The flight? Just right. Hovers? Perfect. Floating parallel to the ground? OK, never seen that before, so you must be doing it right. Our imagination leaping from the comic page and the recollection of blue screen Christopher Reeve on a glass cube days are long gone. I would say a huge selling point to comic fans is that the powers are right. The Powers are Right. THE POWERS ARE RIGHT! Heat vision, X-ray vision, impervious to bullets (and anything else) coupled with flight makes for great superhero moviemaking. Batman was all about the Tumbler and The Bat and Bat-Pod. Here, we can believe a man can fly…finally! Sonic BOOM!
Speaking of Spider-Man (both versions) Ma Kent and Aunt May have a lot in common. Probably hard to separate thinking about the history of other superhero movies while watching this one. Diane Lane is fantastic, and does not dote over Clark. She encourages him to reveal himself when the time is right.
Zod’s motivation is to take over the Earth and repopulate Krypton with stored DNA from a Krypton artifact. In the process he’d terraform and kill all humans. This is a standard story for a bad guy but the buildup from the opening sequence was way more satisfying compared to Nero’s motivations in the first Star Trek (2009).
As a Superman fan, and one that doesn’t wish to spoil anything more than necessary for the purposes of this review, I have both praise and criticisms.
I applaud every effort to include major and minor fan service moments, characters, re-imaginings (Jenny Olsen instead of Jimmy, Kryptonian atmosphere affecting Kal instead of Kryptonite proper), LexCorp trucks and Wayne Enterprises artifacts. Digging deep into the history of Superman by keeping true to the main players is important and approachable. The new tone of the movie (a darker palette in set design and for mood) is a welcome update as well.
Let Donner be Donner. Let Smallville and Geoff Johns comics be those things. This is a new thing. Were this movie to take major liberties with Krypton, Kal and the Ma and Pa Kent dynamic I would be offended. Even Nolan’s Batman trilogy, a masterwork in my opinion, felt at times too based in reality.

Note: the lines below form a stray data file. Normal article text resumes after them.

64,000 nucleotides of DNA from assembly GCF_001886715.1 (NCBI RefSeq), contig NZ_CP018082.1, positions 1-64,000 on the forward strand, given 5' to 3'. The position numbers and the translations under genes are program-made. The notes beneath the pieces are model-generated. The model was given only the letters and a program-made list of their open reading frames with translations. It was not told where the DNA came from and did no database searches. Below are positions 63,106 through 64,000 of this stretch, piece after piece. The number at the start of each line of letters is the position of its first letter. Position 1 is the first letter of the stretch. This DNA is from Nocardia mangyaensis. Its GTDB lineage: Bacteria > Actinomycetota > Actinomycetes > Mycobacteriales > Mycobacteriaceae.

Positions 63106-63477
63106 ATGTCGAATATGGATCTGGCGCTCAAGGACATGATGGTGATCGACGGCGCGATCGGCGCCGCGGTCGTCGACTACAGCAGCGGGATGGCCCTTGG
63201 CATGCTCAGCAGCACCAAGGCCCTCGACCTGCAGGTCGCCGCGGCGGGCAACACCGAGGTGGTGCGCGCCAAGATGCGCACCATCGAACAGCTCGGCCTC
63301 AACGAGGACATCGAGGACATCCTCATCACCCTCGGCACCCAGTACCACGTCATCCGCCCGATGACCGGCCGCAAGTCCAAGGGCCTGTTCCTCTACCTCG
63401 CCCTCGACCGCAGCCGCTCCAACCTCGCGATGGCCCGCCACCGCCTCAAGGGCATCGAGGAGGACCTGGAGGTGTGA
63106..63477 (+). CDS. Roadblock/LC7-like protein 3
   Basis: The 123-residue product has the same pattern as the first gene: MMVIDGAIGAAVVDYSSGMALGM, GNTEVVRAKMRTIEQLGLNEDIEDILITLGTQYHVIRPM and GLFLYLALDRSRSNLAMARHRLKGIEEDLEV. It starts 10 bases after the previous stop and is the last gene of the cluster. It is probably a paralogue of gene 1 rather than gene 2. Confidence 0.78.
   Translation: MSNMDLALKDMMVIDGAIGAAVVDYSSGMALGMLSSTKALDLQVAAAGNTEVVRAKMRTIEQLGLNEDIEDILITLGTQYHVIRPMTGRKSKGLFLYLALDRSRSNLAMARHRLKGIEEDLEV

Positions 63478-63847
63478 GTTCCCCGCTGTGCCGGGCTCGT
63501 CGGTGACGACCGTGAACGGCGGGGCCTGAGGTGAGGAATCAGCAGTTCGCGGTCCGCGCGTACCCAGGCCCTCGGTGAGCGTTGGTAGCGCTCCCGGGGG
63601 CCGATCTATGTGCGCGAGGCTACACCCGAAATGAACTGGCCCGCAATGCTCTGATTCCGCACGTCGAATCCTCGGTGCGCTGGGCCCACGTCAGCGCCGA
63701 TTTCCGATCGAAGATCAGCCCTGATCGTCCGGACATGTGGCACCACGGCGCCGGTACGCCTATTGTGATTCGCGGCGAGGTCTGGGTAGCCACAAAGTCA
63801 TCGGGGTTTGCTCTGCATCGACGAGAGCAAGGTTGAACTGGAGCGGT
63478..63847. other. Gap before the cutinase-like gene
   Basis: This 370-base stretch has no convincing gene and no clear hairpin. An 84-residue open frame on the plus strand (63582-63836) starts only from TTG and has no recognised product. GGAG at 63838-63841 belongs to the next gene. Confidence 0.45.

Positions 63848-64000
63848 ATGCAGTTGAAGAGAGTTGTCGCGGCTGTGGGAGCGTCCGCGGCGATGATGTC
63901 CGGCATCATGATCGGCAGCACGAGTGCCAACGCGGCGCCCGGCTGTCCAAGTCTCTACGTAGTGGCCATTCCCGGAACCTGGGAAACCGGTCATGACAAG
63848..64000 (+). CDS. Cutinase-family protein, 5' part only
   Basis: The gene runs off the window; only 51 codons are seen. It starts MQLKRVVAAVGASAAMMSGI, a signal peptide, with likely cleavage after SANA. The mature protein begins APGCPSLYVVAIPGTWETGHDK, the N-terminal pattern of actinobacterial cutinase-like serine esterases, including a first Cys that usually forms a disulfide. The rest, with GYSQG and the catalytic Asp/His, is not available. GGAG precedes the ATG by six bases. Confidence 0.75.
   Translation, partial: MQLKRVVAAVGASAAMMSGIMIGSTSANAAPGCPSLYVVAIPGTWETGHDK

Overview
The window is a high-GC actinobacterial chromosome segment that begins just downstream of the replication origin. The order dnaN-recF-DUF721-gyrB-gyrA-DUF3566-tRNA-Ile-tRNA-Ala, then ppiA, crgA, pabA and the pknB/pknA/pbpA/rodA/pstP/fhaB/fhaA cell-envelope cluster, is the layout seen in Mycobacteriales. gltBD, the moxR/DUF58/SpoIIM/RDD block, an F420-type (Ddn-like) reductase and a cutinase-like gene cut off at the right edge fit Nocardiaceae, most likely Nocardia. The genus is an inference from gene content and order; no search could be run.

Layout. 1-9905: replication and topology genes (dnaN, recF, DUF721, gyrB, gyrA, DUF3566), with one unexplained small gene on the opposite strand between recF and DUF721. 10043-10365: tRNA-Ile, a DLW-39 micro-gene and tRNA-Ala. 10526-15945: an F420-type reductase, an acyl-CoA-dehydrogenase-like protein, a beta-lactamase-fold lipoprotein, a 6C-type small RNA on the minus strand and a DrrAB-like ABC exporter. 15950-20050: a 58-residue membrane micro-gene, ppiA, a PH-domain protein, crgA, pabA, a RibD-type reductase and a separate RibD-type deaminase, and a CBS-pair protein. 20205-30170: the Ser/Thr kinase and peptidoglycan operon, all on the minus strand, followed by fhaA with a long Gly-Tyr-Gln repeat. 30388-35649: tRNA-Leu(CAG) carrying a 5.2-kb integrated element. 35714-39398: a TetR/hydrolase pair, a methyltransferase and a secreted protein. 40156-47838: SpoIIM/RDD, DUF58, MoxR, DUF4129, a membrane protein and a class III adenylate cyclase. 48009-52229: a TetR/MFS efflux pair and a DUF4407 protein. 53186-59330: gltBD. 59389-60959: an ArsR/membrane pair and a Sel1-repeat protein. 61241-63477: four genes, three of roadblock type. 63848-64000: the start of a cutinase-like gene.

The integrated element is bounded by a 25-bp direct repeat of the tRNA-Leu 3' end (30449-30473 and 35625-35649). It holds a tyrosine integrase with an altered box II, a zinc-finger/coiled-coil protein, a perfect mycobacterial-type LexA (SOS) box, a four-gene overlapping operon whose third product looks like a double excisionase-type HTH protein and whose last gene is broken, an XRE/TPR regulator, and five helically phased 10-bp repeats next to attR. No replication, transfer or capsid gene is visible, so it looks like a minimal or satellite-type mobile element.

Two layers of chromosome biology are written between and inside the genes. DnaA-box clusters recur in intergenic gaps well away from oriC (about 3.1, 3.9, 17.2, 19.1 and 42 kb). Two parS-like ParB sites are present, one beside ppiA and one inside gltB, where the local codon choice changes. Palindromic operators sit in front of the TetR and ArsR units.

Man of Steel scratches the itch of a sci-fi fan in a modern film context while inserting the aesthetic of a news camera crew or reality show when appropriate. Big action here. Elaborate ships and Kryptonian armor texture the movie with fantasy. Inception and Avengers style of building destruction shows us just how real and elaborate CGI has become. Do I need to mention that the Hans Zimmer score is amazing? Though I wish I could have the movie at home now so that I can mash up the John Williams score with 10 minutes of Cavill flying scenes….for my own use!
On to the criticisms of the film, from a fan of Superman in all forms. I could have used a bit more brightness on the camera settings. Though not every shot, I’m disappointed in the use of filters on some of the film processing. Hey, I’m no expert but my untrained eye was put off by the “Instagramification” of some scenes in the film.
Maybe this is the trend, a stylistic choice by Snyder, or something beyond my comprehension. To contradict an earlier statement somewhat, Nolan’s lens is more clean, crisp and cinematic. Some emotional scenes in this film were given a post production filter to break the scene visually from the action, but it took me out a bit. A small complaint on my part, really. Overall with visual effects and CGI, I still would give this movie 5 stars.
Superman doesn’t exactly stand for truth, justice, and the American way in 2013. In Man of Steel, Clark stands for what’s right, his family, and believing in himself to do good. I might be missing something in there but that’s the general idea. He’s only on his first ‘missions’ as a superhero, so he has growing up to do. My major (and for some, the make it or break it) opinion about his victory over Zod in the end had me asking these questions. What exactly does a 75 year-old hero mean in a modern context. Were curveballs thrown at the audience to see how much they can take? Is the world seen through “Instagram X-Pro II” colored glasses? I just don’t have the answer to that, except that for just 5 minutes of the film, I wanted a Christopher Reeve to be there in his red undies instead of the equally handsome Henry Cavill fighting off Zod’s newfound Earth-based uncontrolled heat vision.
This is Superman. You must see this movie in the theatre and enjoy an HD copy at home when the time comes. Just imagine the binge you can have with a Dark Knight Trilogy and Man of Steel marathon. I may sidestep sleep and any social engagements to do just that again this weekend. If there is any doubt in your mind, Henry Cavill is Superman, he deserves the cape for the DC Cinematic Universe and fan drawings on Tumblr. I believe he can fly. Michael Shannon’s Zod is an assertive villain and worth watching every moment he is on the screen.